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October 29, 2012

Guest Blogger: Kristi Bernard

The History of Nursery Rhymes

Building A Child’s Library

Lots of parents have been known to start a child down the path of reading by introducing them to nursery rhymes. And why not? I have to admit they are easy to remember and lots of fun. What most parents may not realize is that some nursery rhymes have an interesting history behind them. In some instances a nursery rhyme was created under a political aspect or has stemmed from an actual event. Nonetheless, learning about the history of nursery rhymes is fun and educational.

Do you remember this nursery rhyme?

Ring around the rosy,
A pocket full of posies,
Ashes, Ashes,
We all fall down.

In England, during the time of the Bubonic plague, the symptoms of this nasty disease included red round puss filled sores that could be found on the bodies of its victims and were called rosies. Posies, a type of flower, were placed in the pockets of the deceased as a warning to others to stay away. The line, “Ashes, Ashes” meant the bodies needed to be burned to avoid spreading the disease. And finally, “We all fall down” reflects how this disease almost brought down an entire civilization. It’s a gruesome start for a nursery rhyme, but it was an important method of teaching and warning people who lived during that time the signs of what to look for with regard to this plague. You have to admit, it is a very catchy rhyme.

How about Little Miss Muffet, do you remember her? Well, rumor has it she was a real little girl. This of course is still under debate with regard to the scholars. Her name was Patience Muffet. Supposedly, her stepfather, Dr. Muffet was a bug guy or entomologist. How ironic is that? Patience was sitting one day eating breakfast when one of the doctors spiders crawled up beside her and frightened her away. Hence the rhyme:

Little Miss Muffet sat on a tuffet,
Eating her curds and whey,
Along came a spider,
Who sat down beside her,
And frightened Miss Muffet away.

These are just a few examples of the history of nursery rhymes. Some of these tales have a ghastly past, while others are simple yet interesting. I absolutely want to encourage every parent to share nursery rhymes with their children no matter the child’s age. As they grow, together you can dig up these wonderful tidbits. Reading is important and fun and will peak a child’s curiosity. As always, happy reading!

Title: The Great Nursery Rhyme Disaster 

Author: David Conway

Illustrator: Melanie Williamson

Publisher: Tiger Tales an imprint of ME Media, LLC

Ages: 3 to 7 years

ISBN: 9781589254381

Review:

What do you think could happen if a nursery rhyme character decided to make a change? Well, in The Great Nursery Rhyme Disaster, the keyword being disaster, Little Miss Muffet causes a serious ruckus. You see, one day Little Miss Muffet decided she wanted to visit some of the other nursery rhymes on the other pages. The Grand Old Duke of York had too much marching going on. On the next page, Little Miss Muffet didn’t care much for broken crowns when she stumbled across Jack and Jill. This goes on and on as Little Miss Muffet encounters Three Blind Mice, Johnny Flynn and Tommy Stout and The Cat and the Fiddle. But it was when she met the Dish and the Spoon that all the ruckus started.

David Conway takes kids on a journey through some of the favorite and most recognizable nursery rhymes. Bigger than life characters created in fun colorful drawings are silly. There are lots of funny things going on in every part of the page. Kids will love the challenges and could perhaps create their own outcome of this hilarious tale. Visit www.tigertalesbooks.com.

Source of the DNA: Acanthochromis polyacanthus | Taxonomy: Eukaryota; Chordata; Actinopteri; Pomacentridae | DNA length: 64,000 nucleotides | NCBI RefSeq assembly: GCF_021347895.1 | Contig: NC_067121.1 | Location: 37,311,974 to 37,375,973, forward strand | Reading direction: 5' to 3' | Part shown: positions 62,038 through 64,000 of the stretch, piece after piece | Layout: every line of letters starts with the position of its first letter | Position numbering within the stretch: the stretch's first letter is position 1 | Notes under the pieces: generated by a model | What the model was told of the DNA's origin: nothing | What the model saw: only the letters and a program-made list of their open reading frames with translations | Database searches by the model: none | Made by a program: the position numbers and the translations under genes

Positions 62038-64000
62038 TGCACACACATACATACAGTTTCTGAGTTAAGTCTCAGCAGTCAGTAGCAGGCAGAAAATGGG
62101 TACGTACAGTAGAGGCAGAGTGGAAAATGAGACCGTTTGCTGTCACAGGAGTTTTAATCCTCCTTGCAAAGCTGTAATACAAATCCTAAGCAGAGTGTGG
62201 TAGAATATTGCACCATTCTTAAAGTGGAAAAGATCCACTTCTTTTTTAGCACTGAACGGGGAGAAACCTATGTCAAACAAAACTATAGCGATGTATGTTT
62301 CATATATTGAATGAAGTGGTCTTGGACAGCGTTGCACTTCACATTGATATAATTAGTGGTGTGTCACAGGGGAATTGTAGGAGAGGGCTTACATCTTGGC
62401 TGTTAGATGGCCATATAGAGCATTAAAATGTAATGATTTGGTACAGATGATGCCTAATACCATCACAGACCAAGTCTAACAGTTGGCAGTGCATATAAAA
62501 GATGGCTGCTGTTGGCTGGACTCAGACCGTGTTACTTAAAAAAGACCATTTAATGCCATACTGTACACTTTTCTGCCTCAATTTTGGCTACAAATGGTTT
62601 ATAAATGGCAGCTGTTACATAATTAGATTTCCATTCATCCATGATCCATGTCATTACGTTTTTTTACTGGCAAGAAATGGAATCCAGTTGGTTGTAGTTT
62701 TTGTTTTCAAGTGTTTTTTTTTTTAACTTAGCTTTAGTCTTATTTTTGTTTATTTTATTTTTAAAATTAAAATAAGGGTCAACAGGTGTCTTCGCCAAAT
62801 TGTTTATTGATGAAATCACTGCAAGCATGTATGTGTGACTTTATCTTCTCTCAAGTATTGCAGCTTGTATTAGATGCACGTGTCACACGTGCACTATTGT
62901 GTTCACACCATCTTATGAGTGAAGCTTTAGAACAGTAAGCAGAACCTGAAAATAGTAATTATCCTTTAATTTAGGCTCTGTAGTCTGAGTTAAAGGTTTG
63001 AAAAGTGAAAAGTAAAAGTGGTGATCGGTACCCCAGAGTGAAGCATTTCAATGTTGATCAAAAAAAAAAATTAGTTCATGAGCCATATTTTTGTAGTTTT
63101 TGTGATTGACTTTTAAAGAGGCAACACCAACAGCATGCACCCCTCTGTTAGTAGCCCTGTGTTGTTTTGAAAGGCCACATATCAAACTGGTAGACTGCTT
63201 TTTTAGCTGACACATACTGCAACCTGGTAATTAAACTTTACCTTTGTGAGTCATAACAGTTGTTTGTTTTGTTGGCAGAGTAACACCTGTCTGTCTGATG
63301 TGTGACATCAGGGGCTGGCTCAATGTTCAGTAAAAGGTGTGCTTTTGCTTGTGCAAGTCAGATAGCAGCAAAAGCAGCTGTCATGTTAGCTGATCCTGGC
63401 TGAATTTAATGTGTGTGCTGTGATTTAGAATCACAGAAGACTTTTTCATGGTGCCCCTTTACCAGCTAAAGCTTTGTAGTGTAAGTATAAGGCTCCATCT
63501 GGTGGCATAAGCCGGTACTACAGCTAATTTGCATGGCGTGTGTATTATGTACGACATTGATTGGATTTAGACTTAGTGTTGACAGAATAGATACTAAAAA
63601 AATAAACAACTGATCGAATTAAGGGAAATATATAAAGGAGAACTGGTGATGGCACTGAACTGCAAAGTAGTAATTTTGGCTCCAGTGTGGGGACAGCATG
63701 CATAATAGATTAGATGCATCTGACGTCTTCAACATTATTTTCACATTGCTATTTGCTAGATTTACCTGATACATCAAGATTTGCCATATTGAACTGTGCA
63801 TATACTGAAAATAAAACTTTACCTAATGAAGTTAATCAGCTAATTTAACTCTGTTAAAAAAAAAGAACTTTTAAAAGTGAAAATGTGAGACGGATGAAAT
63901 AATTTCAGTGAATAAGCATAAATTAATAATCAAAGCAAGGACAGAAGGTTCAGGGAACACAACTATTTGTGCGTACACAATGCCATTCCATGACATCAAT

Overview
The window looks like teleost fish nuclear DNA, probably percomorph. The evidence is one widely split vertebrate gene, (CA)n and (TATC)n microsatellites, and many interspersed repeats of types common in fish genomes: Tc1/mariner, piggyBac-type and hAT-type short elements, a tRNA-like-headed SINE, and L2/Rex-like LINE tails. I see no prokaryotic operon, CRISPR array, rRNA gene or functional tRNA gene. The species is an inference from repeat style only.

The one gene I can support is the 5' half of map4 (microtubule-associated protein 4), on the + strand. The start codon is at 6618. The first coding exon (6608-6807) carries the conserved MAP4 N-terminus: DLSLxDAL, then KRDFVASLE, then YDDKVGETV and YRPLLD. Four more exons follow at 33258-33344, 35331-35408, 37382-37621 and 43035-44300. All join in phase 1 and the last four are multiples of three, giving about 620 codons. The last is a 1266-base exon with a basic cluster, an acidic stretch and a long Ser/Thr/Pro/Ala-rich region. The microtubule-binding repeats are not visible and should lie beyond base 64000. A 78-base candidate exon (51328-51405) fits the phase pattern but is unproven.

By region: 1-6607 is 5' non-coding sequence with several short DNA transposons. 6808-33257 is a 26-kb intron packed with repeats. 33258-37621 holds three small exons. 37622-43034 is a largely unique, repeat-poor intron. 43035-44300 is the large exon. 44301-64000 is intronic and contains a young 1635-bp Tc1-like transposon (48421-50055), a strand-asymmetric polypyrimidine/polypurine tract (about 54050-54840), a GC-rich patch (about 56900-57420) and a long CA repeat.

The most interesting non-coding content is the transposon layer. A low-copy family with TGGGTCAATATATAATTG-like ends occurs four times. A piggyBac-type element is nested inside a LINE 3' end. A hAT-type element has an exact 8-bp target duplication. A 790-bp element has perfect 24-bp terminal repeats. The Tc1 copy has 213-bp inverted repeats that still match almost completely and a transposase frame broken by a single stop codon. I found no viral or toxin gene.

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Kristi Bernard writes books for children. She also writes book reviews for Tiger Tales Books, The Children’s Literature Comprehensive Database(CLDC), National Geographic Kids, Book Pleasures, Barnes & Nobles and various other outlets. Kristi has featured articles and book reviews at The National Writing For Children Center (NWFCC) in which she was a contributing editor,and has one contests for her writing. She is a member of the Society of Children’s Book Writers and Illustrators (SCBWI) and the Association of Children’s Authors & Illustrators of Color (ACAIC). Her blogs are The Neophyte Writer (http://kristibernard.wordpress.com) – a writers journey, writing tips and author interviews and Kristi’s Book Nook (http://kristisbooknook.blogspot.com) – book reviews, amazon specials, author promotions, and book giveaways.

5 Comments

Comments (5)

  • Not sure what happened the first paragraph should read as follows:
    Lots of parents have been known to start a child down the path of reading by introducing them to
    nursery rhymes. And why not? I have to admit they are easy to remember and lots of fun. What most
    parents may not realize is that some nursery rhymes have an interesting history behind them. In some
    instances a nursery rhyme was created under a political aspect or has stemmed from an actual event.
    Nonetheless, learning about the history of nursery rhymes is fun and educational.

  • Thanks Cristina for making the corrections!

  • Renee Vermillion

    Fascinating information! I truly had no idea of the origin of nursery rhymes that were included in each of my children’s childhood storytimes.

  • Aimee Bernard

    That was very interesting I didn’t know the history behind those nursery rhymes. Makes me want to learn the histories behind my favorite rhymes! Thank you for sharing Kristi!

  • Awesome stuff!!! You can always find some great readings to share. Thank you for caring and sharing Kristi!!!

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